[After Raphael]

Pen & ink with grey washes 

7 x 9.5cm


With a further five drawings of a similar manner:

(ii) STANDING FIGURES, ONE GESTURING, inscribed u.r. 91, pen & ink with wash on laid paper (with Whatman watermark), 32.5 x 30cm, unframed

(iii) FIGURE STUDIES OF A CHILD IN ITS MOTHER'S ARMS AND A CLASSICAL FIGURE, inscribed u.l. 82, pen & ink with wash on laid paper (faint countermark visible to edge, IW[?]), 24 x 30.5cm, unframed

(iv) STUDY OF A KNEELING HORSE, bears pencil inscription verso 106, pen & ink with wash, [Visible Size] 14.9 x 11.7cm

(v) TWO SEATED CLASSICAL FIGURES FROM BEHIND, Inscribed beneath mount to u.r. of sheet 77, pen & ink with washes, paper countermarked IA [Possibly Ieers or Jeers Vierrevant of Holland], [Visible size] 19 x 19cm,

(vi) A PUTTO CLUTCHING A SWAN [Possibly after Parmigianino], pen & ink with washes, [Visible size] 8.5 x 6.7 cm



William Lygon, 8th Earl Beauchamp, JP, DL (1903-1979) [1];

By whom sold, Sotheby's, London, 27.11.1975, Lot 12 [Part of];

Where acquired by Alister Matthews, Bournemouth (1907-1985);

(By whom dispersed and sold);

Two Private Collections: the first (ii) & (iii)

the second (i) and (iv), (v), (vi), both U.K. 



The first drawing within this group is a copy after Raphael's painting for the Papal Loggia in the Vatican, and dates from Northcote's trip to Italy between 1777-1780. During this time he made frequent trips to the Sistine Chapel and the Vatican Palace, often in the company of the artist Prince Hoare, to copy the works of the Masters therein [2]. During his time in Rome, Northcote also made copies in his own manner after his friend Johann Heinrich 'Henry' Fuseli (as did Prince Hoare) - an excellent example of one of these, comparable to the present work in its style and palette, can be found in the Ackland Art Museum of the University of North Caroline (Acc. No. 2009.29.1, The Witches fly off from Macbeth and Banquo).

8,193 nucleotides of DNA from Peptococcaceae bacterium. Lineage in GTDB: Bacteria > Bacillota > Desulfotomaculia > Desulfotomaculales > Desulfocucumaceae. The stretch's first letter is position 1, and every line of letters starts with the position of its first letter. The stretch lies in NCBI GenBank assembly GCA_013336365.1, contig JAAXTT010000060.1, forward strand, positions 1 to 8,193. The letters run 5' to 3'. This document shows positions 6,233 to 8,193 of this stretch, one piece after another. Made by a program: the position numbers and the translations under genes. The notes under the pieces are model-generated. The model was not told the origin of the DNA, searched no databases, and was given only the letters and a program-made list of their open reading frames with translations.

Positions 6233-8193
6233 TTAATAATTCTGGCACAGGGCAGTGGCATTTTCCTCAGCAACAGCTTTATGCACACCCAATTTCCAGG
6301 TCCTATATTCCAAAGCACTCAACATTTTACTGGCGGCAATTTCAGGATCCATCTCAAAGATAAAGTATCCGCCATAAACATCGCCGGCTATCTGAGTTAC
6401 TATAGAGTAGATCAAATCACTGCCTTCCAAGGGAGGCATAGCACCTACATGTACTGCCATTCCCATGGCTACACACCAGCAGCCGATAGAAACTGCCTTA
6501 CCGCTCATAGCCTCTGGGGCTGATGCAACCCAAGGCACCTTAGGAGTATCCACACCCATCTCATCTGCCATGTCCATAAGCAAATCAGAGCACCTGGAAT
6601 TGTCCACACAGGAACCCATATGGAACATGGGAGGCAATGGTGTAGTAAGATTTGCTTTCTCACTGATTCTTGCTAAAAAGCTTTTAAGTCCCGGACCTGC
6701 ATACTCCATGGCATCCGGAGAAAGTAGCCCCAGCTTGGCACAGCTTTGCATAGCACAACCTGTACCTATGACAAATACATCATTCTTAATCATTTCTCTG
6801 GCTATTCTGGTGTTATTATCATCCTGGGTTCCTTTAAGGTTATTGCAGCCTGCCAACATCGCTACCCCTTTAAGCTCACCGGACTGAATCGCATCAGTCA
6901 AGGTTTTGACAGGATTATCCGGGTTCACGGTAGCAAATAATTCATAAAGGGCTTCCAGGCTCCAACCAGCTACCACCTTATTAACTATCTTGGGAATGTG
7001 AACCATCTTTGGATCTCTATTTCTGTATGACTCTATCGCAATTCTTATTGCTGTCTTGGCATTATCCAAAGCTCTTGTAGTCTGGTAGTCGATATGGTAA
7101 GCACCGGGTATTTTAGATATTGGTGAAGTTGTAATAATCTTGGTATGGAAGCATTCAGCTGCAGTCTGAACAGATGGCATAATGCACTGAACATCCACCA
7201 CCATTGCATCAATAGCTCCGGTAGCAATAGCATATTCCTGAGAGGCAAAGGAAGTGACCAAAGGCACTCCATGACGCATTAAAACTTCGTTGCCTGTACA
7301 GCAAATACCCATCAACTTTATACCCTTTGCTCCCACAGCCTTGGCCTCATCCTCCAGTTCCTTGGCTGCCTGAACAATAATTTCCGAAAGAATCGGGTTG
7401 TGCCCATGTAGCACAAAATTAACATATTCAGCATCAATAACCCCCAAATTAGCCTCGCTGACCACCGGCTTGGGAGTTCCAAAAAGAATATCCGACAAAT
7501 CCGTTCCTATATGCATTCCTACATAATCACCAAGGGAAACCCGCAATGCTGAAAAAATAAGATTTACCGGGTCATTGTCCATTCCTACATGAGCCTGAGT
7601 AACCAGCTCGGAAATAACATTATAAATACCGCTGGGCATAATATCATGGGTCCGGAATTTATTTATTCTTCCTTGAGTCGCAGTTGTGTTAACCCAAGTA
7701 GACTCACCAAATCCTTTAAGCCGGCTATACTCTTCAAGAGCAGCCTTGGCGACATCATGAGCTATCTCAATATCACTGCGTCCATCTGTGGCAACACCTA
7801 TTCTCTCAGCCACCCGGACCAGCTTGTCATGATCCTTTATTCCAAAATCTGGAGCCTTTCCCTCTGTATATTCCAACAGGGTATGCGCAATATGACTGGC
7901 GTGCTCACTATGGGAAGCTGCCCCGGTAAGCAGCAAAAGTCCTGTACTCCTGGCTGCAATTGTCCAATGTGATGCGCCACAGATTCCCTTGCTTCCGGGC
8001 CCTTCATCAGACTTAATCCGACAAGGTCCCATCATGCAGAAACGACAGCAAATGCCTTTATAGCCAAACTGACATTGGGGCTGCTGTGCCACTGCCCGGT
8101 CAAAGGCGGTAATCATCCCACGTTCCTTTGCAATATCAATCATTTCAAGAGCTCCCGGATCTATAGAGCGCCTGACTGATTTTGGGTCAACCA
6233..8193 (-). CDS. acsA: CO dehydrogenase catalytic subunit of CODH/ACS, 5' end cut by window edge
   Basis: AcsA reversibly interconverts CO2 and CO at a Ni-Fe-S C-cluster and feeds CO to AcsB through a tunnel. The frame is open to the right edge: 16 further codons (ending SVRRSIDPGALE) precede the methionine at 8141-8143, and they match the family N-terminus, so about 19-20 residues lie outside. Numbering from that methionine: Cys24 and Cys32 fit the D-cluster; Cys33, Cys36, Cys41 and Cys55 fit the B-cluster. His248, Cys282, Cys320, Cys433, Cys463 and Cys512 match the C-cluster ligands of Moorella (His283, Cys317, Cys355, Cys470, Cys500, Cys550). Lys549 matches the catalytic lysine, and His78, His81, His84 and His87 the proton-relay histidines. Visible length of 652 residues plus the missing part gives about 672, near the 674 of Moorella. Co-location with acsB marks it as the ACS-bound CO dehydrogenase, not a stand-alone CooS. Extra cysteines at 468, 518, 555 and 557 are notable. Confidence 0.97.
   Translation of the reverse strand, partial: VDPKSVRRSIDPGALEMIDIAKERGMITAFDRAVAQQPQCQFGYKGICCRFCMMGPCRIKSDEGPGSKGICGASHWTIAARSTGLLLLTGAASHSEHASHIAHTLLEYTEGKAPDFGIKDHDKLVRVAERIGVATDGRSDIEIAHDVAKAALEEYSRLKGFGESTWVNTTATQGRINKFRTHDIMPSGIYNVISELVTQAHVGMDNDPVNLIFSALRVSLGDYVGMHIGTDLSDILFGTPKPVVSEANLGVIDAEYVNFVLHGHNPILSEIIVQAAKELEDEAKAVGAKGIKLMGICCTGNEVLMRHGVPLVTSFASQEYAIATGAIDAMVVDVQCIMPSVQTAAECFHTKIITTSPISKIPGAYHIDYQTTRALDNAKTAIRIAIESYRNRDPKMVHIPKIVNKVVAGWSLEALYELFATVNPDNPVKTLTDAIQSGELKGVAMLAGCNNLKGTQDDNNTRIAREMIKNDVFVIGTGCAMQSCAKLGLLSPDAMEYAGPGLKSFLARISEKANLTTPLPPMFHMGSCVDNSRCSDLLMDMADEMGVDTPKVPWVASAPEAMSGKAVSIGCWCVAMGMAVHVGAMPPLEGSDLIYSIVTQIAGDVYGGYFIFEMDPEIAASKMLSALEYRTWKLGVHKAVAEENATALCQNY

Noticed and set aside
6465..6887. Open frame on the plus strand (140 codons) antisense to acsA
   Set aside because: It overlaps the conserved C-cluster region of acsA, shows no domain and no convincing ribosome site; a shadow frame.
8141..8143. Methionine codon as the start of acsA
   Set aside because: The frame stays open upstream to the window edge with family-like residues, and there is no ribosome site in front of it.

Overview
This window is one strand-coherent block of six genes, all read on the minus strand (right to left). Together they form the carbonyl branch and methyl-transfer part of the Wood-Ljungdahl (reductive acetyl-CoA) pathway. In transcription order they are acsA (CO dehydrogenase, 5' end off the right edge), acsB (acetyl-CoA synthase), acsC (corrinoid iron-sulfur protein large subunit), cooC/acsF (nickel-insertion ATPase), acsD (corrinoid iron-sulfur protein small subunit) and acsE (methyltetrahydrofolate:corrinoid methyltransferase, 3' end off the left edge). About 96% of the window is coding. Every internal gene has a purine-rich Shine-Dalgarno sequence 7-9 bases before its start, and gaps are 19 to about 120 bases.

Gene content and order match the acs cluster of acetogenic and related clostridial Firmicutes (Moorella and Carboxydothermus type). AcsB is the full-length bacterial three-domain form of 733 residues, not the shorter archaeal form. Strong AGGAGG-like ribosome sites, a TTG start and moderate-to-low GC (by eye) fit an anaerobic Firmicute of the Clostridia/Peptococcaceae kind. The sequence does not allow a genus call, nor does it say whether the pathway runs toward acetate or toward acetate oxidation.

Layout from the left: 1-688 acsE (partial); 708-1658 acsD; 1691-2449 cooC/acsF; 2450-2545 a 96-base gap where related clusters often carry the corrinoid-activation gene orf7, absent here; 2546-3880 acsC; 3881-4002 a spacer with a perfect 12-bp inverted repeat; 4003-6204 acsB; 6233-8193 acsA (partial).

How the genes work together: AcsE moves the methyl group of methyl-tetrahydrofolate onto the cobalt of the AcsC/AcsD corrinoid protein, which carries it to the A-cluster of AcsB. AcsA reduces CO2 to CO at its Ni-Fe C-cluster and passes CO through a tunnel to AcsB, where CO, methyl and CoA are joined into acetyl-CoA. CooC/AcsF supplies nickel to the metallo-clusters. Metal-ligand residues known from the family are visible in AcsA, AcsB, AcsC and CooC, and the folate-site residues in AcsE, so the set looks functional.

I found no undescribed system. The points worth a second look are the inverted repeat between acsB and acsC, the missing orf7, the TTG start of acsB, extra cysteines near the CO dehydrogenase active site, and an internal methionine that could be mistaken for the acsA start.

We may gain some insight into the young Northcote's excitement at reaching Rome, where he engaged in serious study of the Italian Masters, from the later artist James Ward's biography of him:


"It soon became his chief delight in Rome to visit the Vatican. Within the lofty halls and chambers of the most extensive palace in the world, he never wearied of standing before the works of the old masters ; and, oftentimes, as he stood there alone, reverently contemplating the handiwork of Raphael and of Michael Angelo, it was only the strange shadows of evening and the gathering gloom of nightfall that would compel the young disciple to leave the silent galleries..." [3]


Northcote himself recalled the following about his time in the Vatican - then an entirely different experience to what modern-day tourists have to contend with:


"As I was anxious to make the most of my time at the Vatican, the Keeper indulged my love for the art by allowing me to remain there after the hour of closing. I used to lock the doors myself and take the keys to him after I had done. I often thus remained, surrounded by the grand and solemn works of Raphael, until it was quite dusk..." [4]


These drawings are part of a group recently acquired in two parts by the Nonesuch Gallery. They are believed to be early works by Northcote, likely dating from the Roman trip discussed above. A similar work to these further drawings can be found in the British Museum (2019,7015.426), which was acquired from Abbott & Holder (London). During Northcote's apprenticeship, one of his tasks was to bid on drawings for his teacher - who was one of the most prolific and accomplished collectors of Master drawings of his age. This process likely shaped the young Northcote's eye and directed his preferences, like his master's, towards the Italian Masters of bygone centuries. 




[1] Jonathan Yarker, James Northcote's Letters, The Wapole Society, Vol. 83 (2021), footnote (49), "The album of 349 drawings was in the collection of Earl Beauchamp and sold at Sotheby's, November 27, 1975, lot 12, where it was acquired by the dealer Alister Matthews, who dispersed the drawings"

[2] James Northcote, Memoir, British Library, Add Ms 47791, vol. ii.

[3] James Ward, Conversations of James Northcote, R. A. with James Ward, on art and artists, ed. Ernest Fletcher, London (1901), p.10

[4] Ibid., p.44

JAMES NORTHCOTE, R.A. (1746-1831)


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